Scott McClane’s candid honesty and compelling story of years toiling with addiction reminded me of the power of oral history. This is illuminated in Richard Stockwell’s assertion, “helping another alcoholic is the best way to sustain sobriety.” An essential part of the solution to the epidemic of addiction is for us to hear the honest stories of those who have endured and survived the disease to find long-term sobriety. It’s vital we hear narratives that detail the journey to successful lives in recovery as a template or model for those seeking hope.
McClane is right that Anonymous People fails to reflect the challenging personal dynamics of recovery. For me, it’s fine to consider the documentary as optimistic advocacy, but would be dangerous to assume it’s a multi-dimensional depiction of addiction and recovery. Something I’ve learned in the rooms of 12-step programs is how vibrant and colorful personalities in recovery often prove. For those unfamiliar with the energy of “the rooms,” there is a great deal of humor and humanity doled out to offset the weight of pain and strain addiction has created. I felt McClane proved effective in communicating the broad spectrum of feelings and experiences in the journey of recovery.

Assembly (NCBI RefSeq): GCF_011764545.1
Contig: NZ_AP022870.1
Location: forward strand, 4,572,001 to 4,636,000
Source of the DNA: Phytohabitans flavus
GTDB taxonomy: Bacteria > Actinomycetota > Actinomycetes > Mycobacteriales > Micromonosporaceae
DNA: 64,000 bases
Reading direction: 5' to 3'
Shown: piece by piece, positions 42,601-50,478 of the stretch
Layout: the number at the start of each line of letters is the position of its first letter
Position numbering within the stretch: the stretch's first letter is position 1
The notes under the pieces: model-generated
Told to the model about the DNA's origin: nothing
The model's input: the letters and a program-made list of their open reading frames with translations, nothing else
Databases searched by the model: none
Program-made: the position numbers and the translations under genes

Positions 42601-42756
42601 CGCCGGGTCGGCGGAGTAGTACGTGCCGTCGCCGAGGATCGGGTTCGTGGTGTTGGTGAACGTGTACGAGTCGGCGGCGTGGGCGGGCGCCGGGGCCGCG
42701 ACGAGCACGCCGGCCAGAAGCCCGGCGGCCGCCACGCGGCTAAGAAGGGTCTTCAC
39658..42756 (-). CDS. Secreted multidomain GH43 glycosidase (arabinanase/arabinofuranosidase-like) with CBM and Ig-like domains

Stockwell’s story was also inspirational, as he aptly explained his journey is dually similar and entirely different than McClane’s. Stockwell’s narrative reveals the reality addiction doesn’t discriminate; it’s not based on socio-economics, education, or career path. Even in the face of immense professional and familial responsibilities, drugs and alcohol had a vice grip on Stockwell’s life. It’s not easy to reveal the details of addiction to a group of people, yet it’s altruistic to do so.
There is evidence altruism fires up a dopamine cascade in our limbic system akin to using — so it’s quite possible the anecdotal power of A.A. is driven by some semblance of science. Even as I sometimes struggle with the tenets of 12-step programs in my recovery process, I firmly believe the bonds of intense honesty in the rooms fosters deep and rewarding relationships, like the one we find between Stockwell and McClane.